Biomedical Patent Management Corporation v. State of California (on cert.)
States have become major players in the patent market. Many of the largest universities and research institutions are state-owned, and their inventions increasingly contribute substantial revenues to the state. In recent years, states have increasingly turned to the federal courts to maximize the value of their patent portfolios. Through aggressive litigation, states have won judgments and settlement awards in the hundreds of millions of dollars. Since the 1990's, at least 32 states have filed at least 173 affirmative patent actions.
The problem, as BPMC sees it, is while states (i.e., universities) embrace federal jurisdiction when it comes to the plaintiff side, states "simultaneously avoid federal jurisdiction when they themselves are faced with claims of patent infringement; in those circumstances, they assert sovereign immunity under the Eleventh Amendment." Thus, universities are having their cake and eating it too, while other participants in the patent system cannot avail themselves of such immunities.
BPMC is the sole owner of a patent related to non-invasive prenatal screening for fetal abnormalities such as trisomy 21 (Down Syndrome). California’s Department of Health Services (“DHS”) manages the only sizable prenatal screening program in the nation that implements the procedure described in the patent without a license. Moreover, DHS has issued regulations that would prevent existing and potential licensees of the patent from practicing the invention in California except under license from DHS. Under the regulations, all fees for practicing the invention in California must be remitted directly to the state.
Naturally, litigation ensued thereafter. In August 1997, Kaiser Foundation Health Plan, Inc. (“Kaiser”), a subcontractor of DHS, filed an action against BPMC in the United States District Court for the Northern District of California, seeking a declaratory judgment of non-infringement or invalidity as to the patent. DHS was allowed to intervene in the case. The court dismissed the case under improper venue.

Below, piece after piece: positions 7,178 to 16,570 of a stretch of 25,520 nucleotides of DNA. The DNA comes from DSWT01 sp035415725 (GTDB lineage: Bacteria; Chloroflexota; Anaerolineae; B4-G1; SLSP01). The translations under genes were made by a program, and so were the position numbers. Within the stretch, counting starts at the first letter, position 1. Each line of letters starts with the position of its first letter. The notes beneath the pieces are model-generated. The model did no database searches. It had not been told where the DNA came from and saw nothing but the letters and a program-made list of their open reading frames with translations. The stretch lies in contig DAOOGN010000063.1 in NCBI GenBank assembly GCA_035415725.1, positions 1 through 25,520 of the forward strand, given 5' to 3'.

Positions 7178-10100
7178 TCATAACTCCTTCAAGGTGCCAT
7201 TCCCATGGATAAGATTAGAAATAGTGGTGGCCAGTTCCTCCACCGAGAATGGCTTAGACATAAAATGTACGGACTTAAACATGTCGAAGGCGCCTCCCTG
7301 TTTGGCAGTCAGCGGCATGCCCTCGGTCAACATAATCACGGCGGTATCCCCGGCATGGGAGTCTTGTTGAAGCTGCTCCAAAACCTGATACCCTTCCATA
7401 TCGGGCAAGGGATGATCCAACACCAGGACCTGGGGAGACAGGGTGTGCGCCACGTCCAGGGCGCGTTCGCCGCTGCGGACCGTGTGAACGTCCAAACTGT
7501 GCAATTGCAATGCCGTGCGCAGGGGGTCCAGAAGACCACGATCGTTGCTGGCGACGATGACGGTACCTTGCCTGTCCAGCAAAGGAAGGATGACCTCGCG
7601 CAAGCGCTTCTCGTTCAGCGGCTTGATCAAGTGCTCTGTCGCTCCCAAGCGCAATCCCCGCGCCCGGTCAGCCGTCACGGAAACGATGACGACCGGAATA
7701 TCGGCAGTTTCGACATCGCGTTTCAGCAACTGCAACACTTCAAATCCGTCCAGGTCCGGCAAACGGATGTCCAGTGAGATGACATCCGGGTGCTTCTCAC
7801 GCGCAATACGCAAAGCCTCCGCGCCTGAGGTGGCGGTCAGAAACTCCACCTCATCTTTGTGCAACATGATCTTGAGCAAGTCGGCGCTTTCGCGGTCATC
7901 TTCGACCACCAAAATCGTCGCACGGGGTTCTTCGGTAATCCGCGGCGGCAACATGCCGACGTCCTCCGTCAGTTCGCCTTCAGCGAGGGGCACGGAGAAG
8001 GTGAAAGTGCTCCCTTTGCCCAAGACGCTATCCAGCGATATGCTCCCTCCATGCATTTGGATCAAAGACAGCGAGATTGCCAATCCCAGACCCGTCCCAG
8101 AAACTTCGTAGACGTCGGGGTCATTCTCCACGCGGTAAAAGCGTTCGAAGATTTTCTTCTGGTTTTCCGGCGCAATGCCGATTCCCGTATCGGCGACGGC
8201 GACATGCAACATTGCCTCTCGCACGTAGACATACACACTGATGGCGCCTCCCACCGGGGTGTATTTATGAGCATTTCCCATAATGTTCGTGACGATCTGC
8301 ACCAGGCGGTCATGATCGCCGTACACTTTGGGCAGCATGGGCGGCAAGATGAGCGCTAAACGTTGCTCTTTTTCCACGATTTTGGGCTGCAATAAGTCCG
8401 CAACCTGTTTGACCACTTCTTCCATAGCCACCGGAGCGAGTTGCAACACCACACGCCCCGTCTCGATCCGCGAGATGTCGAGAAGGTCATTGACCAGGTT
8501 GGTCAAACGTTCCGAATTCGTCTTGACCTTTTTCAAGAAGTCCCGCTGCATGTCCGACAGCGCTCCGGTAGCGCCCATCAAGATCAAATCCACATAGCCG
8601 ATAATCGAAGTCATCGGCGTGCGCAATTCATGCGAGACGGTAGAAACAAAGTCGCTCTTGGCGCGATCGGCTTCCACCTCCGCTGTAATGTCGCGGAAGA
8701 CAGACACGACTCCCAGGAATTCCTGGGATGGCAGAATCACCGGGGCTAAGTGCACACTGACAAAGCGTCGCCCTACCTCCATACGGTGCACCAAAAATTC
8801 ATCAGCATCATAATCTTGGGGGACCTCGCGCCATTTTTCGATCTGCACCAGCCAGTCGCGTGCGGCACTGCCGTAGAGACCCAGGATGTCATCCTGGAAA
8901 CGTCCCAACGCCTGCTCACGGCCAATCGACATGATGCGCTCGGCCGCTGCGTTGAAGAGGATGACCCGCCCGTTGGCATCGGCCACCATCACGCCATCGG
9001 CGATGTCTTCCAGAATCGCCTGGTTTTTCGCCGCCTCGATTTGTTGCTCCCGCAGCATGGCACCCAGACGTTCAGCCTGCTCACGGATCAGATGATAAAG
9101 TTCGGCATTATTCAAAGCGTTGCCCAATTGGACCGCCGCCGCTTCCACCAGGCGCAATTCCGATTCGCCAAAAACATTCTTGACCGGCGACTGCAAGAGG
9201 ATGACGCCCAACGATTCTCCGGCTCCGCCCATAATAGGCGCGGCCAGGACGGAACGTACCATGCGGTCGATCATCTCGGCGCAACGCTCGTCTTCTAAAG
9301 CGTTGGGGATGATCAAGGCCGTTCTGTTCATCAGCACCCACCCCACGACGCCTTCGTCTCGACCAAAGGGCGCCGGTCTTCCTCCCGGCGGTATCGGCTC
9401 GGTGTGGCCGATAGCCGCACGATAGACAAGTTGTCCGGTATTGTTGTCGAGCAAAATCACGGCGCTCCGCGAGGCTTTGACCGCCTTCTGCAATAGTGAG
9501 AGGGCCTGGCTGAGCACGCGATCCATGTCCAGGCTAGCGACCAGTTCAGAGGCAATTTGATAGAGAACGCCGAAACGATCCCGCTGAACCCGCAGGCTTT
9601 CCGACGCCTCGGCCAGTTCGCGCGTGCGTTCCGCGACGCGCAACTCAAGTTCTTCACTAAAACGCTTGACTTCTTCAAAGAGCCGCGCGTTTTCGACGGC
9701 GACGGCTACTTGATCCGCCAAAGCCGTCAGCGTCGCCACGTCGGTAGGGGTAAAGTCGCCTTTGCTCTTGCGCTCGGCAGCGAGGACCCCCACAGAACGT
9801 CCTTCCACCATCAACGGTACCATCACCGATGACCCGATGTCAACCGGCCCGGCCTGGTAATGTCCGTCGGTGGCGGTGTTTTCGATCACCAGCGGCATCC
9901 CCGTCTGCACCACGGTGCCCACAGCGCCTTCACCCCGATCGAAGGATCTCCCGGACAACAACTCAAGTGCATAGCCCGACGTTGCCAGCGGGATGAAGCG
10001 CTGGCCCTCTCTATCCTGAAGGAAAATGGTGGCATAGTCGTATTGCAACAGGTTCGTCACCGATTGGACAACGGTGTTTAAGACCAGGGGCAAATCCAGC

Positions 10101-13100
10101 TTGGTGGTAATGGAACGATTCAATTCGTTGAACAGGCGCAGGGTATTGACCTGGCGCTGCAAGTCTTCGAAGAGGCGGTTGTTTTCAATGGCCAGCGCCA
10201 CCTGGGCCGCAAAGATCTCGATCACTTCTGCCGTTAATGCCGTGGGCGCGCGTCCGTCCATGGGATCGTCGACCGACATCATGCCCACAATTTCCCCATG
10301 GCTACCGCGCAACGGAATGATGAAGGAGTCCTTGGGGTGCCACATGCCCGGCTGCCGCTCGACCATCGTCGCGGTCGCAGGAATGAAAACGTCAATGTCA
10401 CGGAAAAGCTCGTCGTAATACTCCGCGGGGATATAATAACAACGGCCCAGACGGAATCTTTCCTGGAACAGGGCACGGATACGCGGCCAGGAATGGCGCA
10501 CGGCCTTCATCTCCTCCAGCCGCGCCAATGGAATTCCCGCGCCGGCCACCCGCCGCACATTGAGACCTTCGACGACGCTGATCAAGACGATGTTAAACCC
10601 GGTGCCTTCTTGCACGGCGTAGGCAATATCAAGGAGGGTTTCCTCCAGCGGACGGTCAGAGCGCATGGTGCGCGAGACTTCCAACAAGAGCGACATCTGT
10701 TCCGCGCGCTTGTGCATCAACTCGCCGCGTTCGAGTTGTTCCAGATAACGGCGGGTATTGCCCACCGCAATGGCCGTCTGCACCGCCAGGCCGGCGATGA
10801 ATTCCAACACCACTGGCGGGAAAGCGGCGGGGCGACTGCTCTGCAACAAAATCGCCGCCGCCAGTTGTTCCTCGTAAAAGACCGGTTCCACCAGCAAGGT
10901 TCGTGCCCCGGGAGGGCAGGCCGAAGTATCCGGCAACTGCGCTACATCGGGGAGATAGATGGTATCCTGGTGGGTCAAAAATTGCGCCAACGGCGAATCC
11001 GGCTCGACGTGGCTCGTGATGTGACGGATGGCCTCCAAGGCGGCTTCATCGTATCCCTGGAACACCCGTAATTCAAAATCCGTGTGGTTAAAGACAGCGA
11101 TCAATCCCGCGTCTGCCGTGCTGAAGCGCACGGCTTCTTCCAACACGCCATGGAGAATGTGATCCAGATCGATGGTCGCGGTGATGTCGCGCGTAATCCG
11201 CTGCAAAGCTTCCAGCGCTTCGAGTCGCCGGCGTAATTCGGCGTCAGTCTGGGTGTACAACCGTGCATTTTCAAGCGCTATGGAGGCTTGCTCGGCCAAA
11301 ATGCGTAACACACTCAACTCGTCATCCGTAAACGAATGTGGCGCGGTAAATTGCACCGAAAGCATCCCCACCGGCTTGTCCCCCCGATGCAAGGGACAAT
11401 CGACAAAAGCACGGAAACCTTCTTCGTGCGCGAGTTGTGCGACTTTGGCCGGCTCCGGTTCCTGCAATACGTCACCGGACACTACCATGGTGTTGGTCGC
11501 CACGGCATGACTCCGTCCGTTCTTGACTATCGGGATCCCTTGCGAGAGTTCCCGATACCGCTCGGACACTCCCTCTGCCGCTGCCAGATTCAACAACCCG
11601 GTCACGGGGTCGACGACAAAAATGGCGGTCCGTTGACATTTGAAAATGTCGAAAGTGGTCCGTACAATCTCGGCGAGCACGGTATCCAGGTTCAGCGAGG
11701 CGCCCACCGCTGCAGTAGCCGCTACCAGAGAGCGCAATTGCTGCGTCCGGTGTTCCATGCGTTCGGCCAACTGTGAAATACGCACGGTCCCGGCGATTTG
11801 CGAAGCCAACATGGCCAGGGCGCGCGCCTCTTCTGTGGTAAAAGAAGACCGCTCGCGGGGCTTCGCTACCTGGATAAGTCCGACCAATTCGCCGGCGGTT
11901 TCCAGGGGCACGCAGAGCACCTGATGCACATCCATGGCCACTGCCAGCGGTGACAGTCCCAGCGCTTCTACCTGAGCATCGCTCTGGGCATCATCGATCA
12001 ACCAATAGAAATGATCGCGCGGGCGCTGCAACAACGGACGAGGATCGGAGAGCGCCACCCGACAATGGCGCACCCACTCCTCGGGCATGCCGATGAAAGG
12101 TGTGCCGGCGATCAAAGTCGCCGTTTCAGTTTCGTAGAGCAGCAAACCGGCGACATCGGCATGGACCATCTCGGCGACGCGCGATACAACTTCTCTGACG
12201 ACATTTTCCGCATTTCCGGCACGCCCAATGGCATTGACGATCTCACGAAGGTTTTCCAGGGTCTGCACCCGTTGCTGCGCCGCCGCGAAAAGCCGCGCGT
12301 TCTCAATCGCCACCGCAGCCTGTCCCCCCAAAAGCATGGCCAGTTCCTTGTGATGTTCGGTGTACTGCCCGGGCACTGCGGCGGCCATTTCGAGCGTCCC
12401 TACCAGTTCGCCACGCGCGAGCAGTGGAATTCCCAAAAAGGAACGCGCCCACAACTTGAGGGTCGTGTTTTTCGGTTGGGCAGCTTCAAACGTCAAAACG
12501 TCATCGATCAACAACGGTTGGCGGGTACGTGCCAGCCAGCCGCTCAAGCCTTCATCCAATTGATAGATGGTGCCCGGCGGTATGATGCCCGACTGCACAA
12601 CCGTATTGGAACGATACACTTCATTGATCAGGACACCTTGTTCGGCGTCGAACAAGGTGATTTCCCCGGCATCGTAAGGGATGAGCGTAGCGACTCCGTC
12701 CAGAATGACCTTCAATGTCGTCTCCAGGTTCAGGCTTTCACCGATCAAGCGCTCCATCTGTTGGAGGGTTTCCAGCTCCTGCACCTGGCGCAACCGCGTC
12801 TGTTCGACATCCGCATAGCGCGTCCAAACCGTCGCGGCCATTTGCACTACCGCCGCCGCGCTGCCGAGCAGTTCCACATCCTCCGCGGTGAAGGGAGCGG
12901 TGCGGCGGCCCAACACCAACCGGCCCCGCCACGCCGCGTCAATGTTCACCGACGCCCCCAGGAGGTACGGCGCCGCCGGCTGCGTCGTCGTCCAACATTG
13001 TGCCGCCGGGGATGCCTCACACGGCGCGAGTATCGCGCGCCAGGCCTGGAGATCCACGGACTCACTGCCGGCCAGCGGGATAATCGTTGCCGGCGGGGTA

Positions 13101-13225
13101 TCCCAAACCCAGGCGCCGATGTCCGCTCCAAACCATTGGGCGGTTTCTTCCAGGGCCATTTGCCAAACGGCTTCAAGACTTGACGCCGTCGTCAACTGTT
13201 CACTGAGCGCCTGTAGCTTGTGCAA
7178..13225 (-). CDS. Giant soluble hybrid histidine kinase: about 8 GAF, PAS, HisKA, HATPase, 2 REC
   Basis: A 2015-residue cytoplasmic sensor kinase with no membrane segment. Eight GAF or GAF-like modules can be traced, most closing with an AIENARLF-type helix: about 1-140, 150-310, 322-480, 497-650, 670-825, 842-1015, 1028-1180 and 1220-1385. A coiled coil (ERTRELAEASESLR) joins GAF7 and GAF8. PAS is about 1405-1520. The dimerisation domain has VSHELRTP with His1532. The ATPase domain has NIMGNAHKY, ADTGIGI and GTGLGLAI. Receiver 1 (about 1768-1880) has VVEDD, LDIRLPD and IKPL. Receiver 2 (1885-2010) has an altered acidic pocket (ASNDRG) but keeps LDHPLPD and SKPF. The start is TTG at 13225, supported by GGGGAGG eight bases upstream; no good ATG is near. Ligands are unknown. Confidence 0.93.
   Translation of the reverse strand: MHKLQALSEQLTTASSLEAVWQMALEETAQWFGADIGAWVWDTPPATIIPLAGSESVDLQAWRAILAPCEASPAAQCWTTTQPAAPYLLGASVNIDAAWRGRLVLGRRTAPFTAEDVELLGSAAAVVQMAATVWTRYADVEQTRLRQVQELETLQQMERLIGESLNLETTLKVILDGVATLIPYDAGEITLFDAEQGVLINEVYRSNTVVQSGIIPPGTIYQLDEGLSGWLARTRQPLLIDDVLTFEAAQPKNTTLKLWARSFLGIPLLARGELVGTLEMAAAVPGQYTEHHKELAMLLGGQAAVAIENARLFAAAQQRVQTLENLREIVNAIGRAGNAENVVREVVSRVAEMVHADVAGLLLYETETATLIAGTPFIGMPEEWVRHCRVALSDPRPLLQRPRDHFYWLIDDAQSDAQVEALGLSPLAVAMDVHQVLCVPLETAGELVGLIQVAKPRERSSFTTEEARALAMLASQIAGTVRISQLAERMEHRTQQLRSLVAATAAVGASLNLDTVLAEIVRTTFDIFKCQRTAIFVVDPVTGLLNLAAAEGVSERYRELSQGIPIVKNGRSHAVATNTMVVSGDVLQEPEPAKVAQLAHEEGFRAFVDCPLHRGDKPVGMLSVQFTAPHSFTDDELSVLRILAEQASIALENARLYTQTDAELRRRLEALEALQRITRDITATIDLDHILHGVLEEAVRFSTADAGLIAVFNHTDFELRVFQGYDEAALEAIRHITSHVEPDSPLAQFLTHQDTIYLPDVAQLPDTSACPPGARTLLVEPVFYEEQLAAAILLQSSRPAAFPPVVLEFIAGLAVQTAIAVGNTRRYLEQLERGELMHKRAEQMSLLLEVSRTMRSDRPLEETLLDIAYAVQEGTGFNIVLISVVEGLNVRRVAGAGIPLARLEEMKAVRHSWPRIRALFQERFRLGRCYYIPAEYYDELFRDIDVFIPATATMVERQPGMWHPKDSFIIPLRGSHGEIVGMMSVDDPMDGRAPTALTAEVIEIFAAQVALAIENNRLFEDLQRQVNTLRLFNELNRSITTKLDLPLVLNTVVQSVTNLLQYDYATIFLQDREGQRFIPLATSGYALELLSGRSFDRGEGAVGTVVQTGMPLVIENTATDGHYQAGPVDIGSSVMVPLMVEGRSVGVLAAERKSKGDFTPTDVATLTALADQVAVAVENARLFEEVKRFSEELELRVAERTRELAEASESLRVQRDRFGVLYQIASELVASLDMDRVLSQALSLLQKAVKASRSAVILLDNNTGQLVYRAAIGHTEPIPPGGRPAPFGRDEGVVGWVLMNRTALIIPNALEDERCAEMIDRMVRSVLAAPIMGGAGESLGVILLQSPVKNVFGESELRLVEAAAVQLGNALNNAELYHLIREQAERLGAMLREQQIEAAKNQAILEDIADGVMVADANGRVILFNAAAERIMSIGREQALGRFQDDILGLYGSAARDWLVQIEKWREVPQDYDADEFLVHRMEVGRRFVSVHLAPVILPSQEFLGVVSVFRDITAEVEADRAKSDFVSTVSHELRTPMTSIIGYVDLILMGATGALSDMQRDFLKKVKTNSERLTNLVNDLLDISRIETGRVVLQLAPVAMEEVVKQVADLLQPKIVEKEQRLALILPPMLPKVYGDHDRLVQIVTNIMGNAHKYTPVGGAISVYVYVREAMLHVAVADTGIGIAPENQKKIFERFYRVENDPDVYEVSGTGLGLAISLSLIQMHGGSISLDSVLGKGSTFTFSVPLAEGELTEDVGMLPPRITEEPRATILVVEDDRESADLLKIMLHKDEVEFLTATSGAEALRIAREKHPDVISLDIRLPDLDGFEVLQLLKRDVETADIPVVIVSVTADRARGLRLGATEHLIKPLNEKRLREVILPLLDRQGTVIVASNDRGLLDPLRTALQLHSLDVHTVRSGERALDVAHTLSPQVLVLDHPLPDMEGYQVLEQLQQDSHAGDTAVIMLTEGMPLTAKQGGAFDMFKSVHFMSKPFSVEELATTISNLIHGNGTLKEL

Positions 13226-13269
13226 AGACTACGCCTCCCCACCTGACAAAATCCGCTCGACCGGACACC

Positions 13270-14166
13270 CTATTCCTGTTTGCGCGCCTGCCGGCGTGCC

In February 2006, BPMC refiled its complaint against DHS in the United States District Court for the Northern District of California, alleging the same counts of patent infringement. DHS moved to dismiss on the basis of Eleventh Amendment immunity. The district court granted DHS’s motion, and the Federal Circuit affirmed (link).
The CAFC reasoned that “DHS’s intervention in the [First Action] constituted a waiver of its sovereign immunity in that suit,” but held that, “where a waiver of immunity occurs in an earlier action that is dismissed,” the waiver “does not extend to the separate lawsuit.” The court also rejected BPMC’s contention that California’s patent-litigation activities effected a waiver, agreeing with the district court that this was a “constructive waiver” theory foreclosed by College Savings Bank.
BPMC disagreed, and petitioned the Supreme Court. According to the petition, the questions presented are:
1. Whether a state’s waiver of Eleventh Amendment immunity in one action extends to a subsequent action involving the same parties and the same underlying transaction or occurrence.
2. Whether a state waives its Eleventh Amendment immunity in patent actions by regularly andvoluntarily invoking federal jurisdiction to enforce its own patent rights.
Read/download the petition here (link)